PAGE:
49 CFR Part 830: Notification and Reporting
49 CFR Part 830: Notification and Reporting of Aircraft Accidents or Incidents and Overdue Aircraft, and Preservation of Aircraft Wreckage, Mail, Cargo, and Records
B: Initial Notification of Aircraft Accidents, Incidents, and Overdue Aircraft
C: Preservation of Aircraft Wreckage, Mail, Cargo, and Records
D: Reporting of Aircraft Accidents, Incidents, and Overdue Aircraft
An aircraft accident means an occurrence in which any person suffers death or serious injury, or in which the aircraft receives substantial damage.
Fatal injury means any injury which results in death within 30 days of the accident.
An incident refers to an occurrence other than an accident which affects or could affect the safety of operations.
Serious injury means any injury which:
Substantial damage means damage or failure which adversely affects the structural strength, performance, or flight characteristics of the aircraft, and which would normally require major repair or replacement of the affected component.
Items not considered "substantial damage" include
Operators shall immediately notify the NTSB in the event of:
Information to be given is outlined in 49 CFR 830.6.
The operator shall file a report within 10 days after an accident, or after 7 days if an overdue aircraft is still missing.
A report on an incident for which immediate notification is required per 830.5(a) shall be filed only as requested by an authorized representative of the Board.
Accident and incident notification & reporting questions are part of the FAA's test database. Pilots can expect to see at least one question on most tests.
The regulations are very specific, but the time requirements can be broken down into four categories:
"Immediate" applies to a list of seven critical events. "Flight control system malfunction or failure" is the one that shows up most often in test questions. In general, these are in-flight failures — flight controls, turbine engines, cockpit displays, crew members, fires. This category also includes mid-air collisions and substantial property damage.
Ten (10) days applies to aircraft accidents. This requires:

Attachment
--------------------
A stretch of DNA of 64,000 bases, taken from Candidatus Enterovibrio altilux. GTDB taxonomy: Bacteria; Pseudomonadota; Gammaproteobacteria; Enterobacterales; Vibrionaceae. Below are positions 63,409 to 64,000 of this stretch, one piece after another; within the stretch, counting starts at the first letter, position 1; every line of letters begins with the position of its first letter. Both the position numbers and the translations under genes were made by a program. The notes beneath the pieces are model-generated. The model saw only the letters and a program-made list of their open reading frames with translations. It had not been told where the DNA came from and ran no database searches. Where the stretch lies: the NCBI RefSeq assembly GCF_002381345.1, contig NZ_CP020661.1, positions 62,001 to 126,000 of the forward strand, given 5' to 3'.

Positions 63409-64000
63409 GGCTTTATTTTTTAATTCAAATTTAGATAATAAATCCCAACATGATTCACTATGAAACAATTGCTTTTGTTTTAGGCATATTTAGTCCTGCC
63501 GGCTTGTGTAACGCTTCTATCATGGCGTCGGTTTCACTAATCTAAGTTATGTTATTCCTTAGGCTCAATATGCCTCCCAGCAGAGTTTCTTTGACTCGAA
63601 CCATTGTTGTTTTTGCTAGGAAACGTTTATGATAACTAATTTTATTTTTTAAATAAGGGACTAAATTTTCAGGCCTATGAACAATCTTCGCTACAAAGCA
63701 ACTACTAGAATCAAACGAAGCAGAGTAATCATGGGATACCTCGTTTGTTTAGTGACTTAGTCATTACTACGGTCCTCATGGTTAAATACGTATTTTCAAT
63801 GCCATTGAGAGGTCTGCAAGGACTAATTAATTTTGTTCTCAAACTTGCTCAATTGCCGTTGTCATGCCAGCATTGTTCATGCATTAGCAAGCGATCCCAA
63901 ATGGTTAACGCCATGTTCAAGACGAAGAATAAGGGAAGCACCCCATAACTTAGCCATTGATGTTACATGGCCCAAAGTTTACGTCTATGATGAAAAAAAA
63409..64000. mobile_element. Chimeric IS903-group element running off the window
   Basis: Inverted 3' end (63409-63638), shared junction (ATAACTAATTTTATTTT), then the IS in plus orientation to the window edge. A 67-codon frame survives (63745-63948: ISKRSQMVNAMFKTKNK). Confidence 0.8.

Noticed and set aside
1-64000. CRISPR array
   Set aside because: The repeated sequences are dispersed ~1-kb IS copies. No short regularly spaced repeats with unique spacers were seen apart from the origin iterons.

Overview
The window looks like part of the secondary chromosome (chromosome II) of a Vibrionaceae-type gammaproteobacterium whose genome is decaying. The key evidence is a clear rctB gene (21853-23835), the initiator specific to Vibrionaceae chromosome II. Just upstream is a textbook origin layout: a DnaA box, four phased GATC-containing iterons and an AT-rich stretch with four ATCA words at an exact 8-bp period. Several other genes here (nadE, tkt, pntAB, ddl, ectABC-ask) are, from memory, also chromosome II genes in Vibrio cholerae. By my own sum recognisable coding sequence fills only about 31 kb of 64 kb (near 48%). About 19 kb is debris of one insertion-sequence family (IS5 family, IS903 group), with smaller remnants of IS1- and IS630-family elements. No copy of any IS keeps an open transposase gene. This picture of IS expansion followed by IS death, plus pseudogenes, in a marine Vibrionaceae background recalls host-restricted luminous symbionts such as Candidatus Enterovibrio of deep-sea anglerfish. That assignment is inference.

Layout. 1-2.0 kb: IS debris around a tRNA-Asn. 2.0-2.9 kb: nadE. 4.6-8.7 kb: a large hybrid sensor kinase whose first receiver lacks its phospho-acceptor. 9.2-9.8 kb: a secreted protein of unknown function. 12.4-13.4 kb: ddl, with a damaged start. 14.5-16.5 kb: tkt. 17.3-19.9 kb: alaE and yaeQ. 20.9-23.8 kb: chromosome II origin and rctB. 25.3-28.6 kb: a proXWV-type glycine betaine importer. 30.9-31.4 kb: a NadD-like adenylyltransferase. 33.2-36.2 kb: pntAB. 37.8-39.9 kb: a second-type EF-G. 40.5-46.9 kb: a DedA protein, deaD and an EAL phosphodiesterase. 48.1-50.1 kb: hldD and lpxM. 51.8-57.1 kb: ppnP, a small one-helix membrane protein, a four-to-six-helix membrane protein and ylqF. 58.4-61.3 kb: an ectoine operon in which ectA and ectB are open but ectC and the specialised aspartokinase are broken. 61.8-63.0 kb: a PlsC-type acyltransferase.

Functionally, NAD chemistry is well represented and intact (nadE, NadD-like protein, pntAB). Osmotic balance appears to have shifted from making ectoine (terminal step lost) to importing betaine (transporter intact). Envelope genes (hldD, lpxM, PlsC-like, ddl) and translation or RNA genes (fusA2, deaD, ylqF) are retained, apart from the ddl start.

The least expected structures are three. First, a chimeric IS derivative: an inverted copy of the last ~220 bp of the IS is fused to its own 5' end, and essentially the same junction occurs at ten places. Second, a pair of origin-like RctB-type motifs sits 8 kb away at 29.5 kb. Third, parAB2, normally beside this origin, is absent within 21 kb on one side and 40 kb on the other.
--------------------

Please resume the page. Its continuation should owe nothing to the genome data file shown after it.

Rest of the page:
Important note: While the NTSB expects a report within ten days of an accident, it expects an immediate notification.
Seven (7) days only applies the time required to file a report on an overdue aircraft. It does not apply to any other scenario.
Everything else is "Upon request."
|Critical events & accidents
|Report within ten (10) days
|Report within seven (7) days
|Report upon request
Commercial Pilot & Flight Instructor Test Questions
The operator of an aircraft that has been involved in an incident is required to submit a report to the nearest field office of the NTSB only if requested to do so.
If an aircraft is involved in an accident which results in substantial damage to the aircraft, the nearest NTSB field office shall be notified immediately.
Notification to the NTSB is required when there has been substantial damage which adversely affects aircraft performance.
A person must be hospitalized for 48 hours (within 7 days of the date of injury) for the NTSB to define the injury as a "serious injury."
The NTSB defines a serious injury as any injury which causes severe tendon damage.
NTSB Part 830 requires an immediate notification as a result of which incident? Flight control system malfunction.
The operator of an aircraft involved in an incident is required to submit a report to the nearest field office of the NTSB only if requested to do so.
— Incidents have a lower reporting threshold than accidents.
The operator of an aircraft that has been involved in an accident is required to file a report within how many days? Ten (10).
How many days after an accident is a report required to be filed with the nearest NTSB field office? 10.
An accident is a report required to be filed with the nearest NTSB field office within 10 days.
Notification of an aircraft accident should be made to the NTSB immediately if there was substantial damage.
— A formal accident report is required within 10 days.